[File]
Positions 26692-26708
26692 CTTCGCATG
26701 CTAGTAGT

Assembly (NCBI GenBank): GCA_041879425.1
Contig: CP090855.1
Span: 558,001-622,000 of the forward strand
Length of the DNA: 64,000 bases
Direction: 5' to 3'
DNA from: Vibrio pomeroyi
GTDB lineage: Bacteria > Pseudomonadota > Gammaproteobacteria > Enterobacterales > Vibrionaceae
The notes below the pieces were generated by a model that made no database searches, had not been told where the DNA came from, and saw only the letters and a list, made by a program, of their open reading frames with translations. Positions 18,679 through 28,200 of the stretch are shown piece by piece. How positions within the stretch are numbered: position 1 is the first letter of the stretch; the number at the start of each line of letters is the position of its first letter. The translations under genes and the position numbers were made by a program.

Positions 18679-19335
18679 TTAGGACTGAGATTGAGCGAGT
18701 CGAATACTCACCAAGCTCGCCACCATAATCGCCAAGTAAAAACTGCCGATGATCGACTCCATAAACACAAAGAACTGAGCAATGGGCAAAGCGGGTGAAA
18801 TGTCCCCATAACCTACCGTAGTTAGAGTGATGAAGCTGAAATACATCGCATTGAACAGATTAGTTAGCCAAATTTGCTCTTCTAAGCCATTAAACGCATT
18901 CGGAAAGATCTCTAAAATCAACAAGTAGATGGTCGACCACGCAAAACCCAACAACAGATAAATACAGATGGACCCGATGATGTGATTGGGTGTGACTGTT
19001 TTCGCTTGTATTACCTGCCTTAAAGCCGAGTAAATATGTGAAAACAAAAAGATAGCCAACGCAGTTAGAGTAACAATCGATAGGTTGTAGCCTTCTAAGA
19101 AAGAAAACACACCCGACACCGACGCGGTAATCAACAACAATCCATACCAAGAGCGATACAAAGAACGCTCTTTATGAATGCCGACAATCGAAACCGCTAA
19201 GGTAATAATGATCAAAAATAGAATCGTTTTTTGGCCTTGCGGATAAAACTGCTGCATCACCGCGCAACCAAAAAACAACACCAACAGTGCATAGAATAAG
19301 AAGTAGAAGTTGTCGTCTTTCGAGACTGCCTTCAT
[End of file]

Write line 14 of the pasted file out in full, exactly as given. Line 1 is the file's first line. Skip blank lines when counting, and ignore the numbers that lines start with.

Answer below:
18701 CGAATACTCACCAAGCTCGCCACCATAATCGCCAAGTAAAAACTGCCGATGATCGACTCCATAAACACAAAGAACTGAGCAATGGGCAAAGCGGGTGAAA